There are three parts to this puzzle – mapping, storage and delivery. Once all these become ubiquitous, not having access to this data or MR glasses will seem very odd indeed. Of course, selling data about private houses is not something that should be allowed without the owner’s explicit permission but making the data available to the owner would have tremendous value. There’s going to be a whole new type of specialist – the virtual interior designer. Unless you need to interact with something physically, why bother having the real object rather than a virtual version of it?
Of course there’s always the chance that some company gets the data and has some software that can detect if your floor plan has space for one of their products. In some kind of bizarre world the product could appear virtually in the space with a link to where you could buy it. This would be real/virtual product placement! What a ghastly prospect :-(.
Some information from Microsoft here about the next generation of HoloLens. I am a great fan of only using the cloud to enhance functionality when there’s no other choice. This is especially relevant to MR devices where internet connectivity might be dodgy at best or entirely non-existent depending on the location. Putting some AI inference capability right on the device means that it can be far more capable in stand-alone mode.
There seems to be the start of a movement to towards putting serious but low power-consuming AI capability in wearable devices. The Movidius VPU is a good example of this kind of technology and probably every CPU manufacturer is on a path to include inference engines in future generations.
While the HoloLens could certainly use updating in many areas (WiFi capability, adding cellular communications, more general purpose processing power, supporting real-time occlusion), adding an inference engine is certainly extremely interesting.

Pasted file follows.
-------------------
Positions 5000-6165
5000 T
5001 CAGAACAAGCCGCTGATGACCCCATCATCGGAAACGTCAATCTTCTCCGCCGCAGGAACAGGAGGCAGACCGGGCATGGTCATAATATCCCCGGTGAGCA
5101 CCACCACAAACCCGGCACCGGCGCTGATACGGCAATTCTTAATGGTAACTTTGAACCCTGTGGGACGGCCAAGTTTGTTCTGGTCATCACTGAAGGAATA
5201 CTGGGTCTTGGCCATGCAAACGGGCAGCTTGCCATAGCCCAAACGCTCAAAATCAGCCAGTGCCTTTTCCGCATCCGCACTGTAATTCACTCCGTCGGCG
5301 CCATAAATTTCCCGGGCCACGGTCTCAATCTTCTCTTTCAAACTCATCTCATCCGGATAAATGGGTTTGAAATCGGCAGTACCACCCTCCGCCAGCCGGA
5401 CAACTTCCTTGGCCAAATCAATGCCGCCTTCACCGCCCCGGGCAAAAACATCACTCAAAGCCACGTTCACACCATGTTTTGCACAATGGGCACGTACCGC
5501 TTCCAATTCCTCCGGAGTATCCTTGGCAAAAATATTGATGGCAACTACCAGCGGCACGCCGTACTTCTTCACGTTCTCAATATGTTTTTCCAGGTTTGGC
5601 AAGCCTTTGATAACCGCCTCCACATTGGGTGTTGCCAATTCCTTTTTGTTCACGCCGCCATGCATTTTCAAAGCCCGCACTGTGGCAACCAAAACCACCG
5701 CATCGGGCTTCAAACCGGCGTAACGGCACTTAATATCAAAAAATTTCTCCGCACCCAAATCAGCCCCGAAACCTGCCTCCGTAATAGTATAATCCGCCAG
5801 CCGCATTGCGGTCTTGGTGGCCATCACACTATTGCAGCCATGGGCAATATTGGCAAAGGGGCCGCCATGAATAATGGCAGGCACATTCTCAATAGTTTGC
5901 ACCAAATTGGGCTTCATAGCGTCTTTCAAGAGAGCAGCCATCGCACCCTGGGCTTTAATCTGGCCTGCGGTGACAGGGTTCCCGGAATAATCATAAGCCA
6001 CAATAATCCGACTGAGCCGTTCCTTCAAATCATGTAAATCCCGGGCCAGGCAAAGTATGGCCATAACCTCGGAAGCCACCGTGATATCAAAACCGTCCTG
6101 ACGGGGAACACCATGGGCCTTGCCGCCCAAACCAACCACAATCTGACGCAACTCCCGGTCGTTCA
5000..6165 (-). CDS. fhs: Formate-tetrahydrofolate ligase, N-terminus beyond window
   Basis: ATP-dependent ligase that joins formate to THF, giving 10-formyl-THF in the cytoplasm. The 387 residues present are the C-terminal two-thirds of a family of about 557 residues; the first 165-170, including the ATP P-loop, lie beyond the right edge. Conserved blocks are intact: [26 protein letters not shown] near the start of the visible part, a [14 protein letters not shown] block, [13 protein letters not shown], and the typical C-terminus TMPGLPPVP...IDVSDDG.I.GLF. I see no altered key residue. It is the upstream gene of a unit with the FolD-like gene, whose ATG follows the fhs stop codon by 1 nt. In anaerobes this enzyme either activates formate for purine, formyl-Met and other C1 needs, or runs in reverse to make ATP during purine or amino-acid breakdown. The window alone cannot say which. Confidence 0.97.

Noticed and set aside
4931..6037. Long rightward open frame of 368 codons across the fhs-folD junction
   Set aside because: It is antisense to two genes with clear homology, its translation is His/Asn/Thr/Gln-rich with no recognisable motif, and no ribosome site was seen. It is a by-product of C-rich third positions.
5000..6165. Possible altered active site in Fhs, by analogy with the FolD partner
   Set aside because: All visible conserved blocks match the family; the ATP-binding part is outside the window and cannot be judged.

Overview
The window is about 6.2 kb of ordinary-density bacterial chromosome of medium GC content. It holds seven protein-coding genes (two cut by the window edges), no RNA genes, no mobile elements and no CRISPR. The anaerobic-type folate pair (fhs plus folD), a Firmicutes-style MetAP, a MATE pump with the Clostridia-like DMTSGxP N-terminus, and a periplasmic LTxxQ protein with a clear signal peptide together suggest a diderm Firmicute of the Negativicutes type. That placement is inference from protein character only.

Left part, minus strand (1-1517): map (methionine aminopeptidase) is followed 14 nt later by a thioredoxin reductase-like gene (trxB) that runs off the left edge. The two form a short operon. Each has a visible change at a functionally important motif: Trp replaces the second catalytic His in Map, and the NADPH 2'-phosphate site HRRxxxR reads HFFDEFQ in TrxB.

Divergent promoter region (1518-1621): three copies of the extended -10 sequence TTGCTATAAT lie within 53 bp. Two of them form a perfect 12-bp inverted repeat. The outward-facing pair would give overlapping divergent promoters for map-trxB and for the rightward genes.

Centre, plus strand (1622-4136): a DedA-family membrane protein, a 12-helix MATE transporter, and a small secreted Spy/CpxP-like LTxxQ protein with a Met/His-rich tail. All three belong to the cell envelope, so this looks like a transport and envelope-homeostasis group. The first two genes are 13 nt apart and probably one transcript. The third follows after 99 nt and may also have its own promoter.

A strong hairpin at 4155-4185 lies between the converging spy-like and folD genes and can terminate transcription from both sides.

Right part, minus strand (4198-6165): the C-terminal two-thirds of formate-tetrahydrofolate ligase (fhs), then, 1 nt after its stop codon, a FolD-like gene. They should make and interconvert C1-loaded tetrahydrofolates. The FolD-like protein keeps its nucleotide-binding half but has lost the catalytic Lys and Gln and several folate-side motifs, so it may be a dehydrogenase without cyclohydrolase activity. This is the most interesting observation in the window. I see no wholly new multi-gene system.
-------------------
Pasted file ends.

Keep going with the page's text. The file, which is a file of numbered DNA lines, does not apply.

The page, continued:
The screen capture above is a scene from a HoloLens via mixed reality capture (MRC) showing four virtual rings with different levels or brightness. The top left is 100% red, the bottom right black and the other two are intermediate levels of brightness.
The photograph above was shot through a HoloLens and is a reasonable representation of what the wearer actually sees. Unsurprisingly, since all see-through MR headsets work by overlaying light on the real scene, the black ring has vanished and the intermediate brightness rings become transparent to some degree based on the relative brightness to the real world scene.
This is a considerable obstacle for inserting realistic virtual objects into the real world – if they are dark, they will be almost transparent. And while indoors it is possible to control ambient lighting, the same is certainly not true outdoors.
What is needed is not just support for RGB but RGBA where A is the fourth dimension of color in this case. The A (alpha) value specifies the required transparency. The Unity app running on the HoloLens does of course understand transparency and can generate the required data but the HoloLens has no way to enforce it. One way to do this would be to supplement the display with an LCD that acts as a controllable matte. The LCD controls the extent to which the real world is visible at each display pixel while the existing display controls the color and intensity of the virtual object. No doubt there are significant challenges to implementation but this may be the only way to make see-through MR headsets work properly outdoors.